Monthly Archives: February 2011

Writing Conversationally and the Plain Style in Grant Proposals and My Master’s Exam

The kinds of skills you learn by grant writing don’t only apply to grant writing.

Loyal Grant Writing Confidential readers know that in my other life I’m a grad student in English Literature at the University of Arizona. Last week I took my MA written exam, which consisted of three questions that I had to answer over a four-hour period—a bit like Isaac’s recommended test for would-be grant writers:

If we ever decide to offer a grant writing credential, we would structure the exam like this: The supplicant will be locked in a windowless room with a computer, a glass of water, one meal and a complex federal RFP. The person will have four hours to complete the needs assessment. If it passes muster, they will get a bathroom break, more water and food and another four hours for the goals/objectives section and so on. At the end of the week, the person will either be dead or a grant writer, at which point we either make them a Department of Education Program Officer (if they’re dead) or give them a pat on the head and a Grant Writing Credential to impress their mothers (if they’ve passed).

Except the University of Arizona lets you eat and drink tea if you want. Given the extreme deadline pressure, the exam demands that people who take it write quickly and succinctly. I e-mailed my answers to one of my academic friends, who replied, “You write so, well, conversationally, that I wonder how academics will view this. I find it refreshing.” Although this is an underhanded compliment if I’ve ever heard one, I take it as a real complement given how many academics succeed by writing impenetrable jargon. And “conversationally” means, “other people can actually understand what you wrote and follow the thread of your argument.”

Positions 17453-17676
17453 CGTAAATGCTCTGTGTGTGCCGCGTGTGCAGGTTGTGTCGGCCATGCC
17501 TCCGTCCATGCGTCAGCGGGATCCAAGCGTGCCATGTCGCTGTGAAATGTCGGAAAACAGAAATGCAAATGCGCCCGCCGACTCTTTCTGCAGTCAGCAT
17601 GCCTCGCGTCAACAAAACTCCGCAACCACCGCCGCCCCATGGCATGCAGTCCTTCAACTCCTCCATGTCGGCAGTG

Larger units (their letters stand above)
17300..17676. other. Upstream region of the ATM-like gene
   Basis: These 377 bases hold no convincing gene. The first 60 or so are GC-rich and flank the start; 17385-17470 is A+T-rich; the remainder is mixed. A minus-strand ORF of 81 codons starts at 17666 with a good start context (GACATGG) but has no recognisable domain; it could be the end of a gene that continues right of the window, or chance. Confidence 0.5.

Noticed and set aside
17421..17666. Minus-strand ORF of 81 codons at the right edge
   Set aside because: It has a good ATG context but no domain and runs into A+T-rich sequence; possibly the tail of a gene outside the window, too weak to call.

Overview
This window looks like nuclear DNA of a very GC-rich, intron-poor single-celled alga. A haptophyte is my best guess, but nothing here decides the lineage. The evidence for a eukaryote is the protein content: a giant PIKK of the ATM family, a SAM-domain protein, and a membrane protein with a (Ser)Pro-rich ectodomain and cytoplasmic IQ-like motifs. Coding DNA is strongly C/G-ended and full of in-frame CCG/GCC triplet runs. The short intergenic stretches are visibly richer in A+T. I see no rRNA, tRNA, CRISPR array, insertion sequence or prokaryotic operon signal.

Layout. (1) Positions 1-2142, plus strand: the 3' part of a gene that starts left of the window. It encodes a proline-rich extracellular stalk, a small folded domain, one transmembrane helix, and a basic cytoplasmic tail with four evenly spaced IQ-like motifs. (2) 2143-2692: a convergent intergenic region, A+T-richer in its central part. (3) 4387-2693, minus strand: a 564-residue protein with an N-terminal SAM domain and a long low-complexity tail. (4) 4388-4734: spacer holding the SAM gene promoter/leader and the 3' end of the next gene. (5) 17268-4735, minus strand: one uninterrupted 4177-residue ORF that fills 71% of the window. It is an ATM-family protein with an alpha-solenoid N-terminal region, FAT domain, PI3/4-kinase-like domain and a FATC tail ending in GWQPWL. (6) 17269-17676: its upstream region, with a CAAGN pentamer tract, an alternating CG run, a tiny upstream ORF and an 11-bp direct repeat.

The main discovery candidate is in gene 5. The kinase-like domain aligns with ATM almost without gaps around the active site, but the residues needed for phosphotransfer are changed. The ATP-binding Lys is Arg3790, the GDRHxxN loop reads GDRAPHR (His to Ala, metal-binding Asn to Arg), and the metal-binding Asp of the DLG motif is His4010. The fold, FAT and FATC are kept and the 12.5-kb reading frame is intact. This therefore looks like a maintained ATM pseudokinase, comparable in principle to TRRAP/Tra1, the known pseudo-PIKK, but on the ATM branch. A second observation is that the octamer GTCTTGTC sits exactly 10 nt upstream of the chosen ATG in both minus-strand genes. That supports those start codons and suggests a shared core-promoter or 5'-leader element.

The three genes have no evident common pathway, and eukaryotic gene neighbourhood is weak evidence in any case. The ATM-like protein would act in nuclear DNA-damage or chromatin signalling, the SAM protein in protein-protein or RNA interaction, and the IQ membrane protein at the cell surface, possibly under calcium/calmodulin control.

This is exactly what I do whether completing a written Master’s exam or writing proposals. If you’re a grant writer, you should too. Proposals should be more or less understandable to readers, who probably won’t give you a very good score if they can’t even figure out what you’re trying to say. It might be tempting to follow the old advice, “If you can’t dazzle them with brilliance, baffle them with bullshit,” but although that might be a good strategy in arguments about politics in bars where your audience is drunk, it’s not such a good idea in proposals. I’ve spent most of my life trying to communicate clearly, in what Robertson Davies and others call the “plain style,” which means a style that is as short as it can be but no shorter, using words as simple as possible but no simpler.* The goal, above all else, is clarity and comprehensibility. If you’ve spent any time reviewing proposals, you know that an unfortunate number come up short on this metric.

Over the last decade and change, I’ve been trained to write proposals in such a way that any reasonably educated person can understand the who, what, where, when, why, and how of the proposal. This applies even to highly technical research topics, in which we write most of the proposal and include technical content and specifications that our clients provide. You should write proposals like this too. Sure, the academics of the world might raise their noses instead of their glasses to you, but they often don’t make good grant writers anyway. A good proposal should be somewhat conversational. People on average appear to like conversation much more than they like reading sentences skewed my misplaced pretension. If you manage to write in the plain style, people might be so surprised that they even find your work “refreshing.” And “refreshing” in the grant world means “fundable,” which is the final goal of all grant writing.

And, as for the exam—I passed.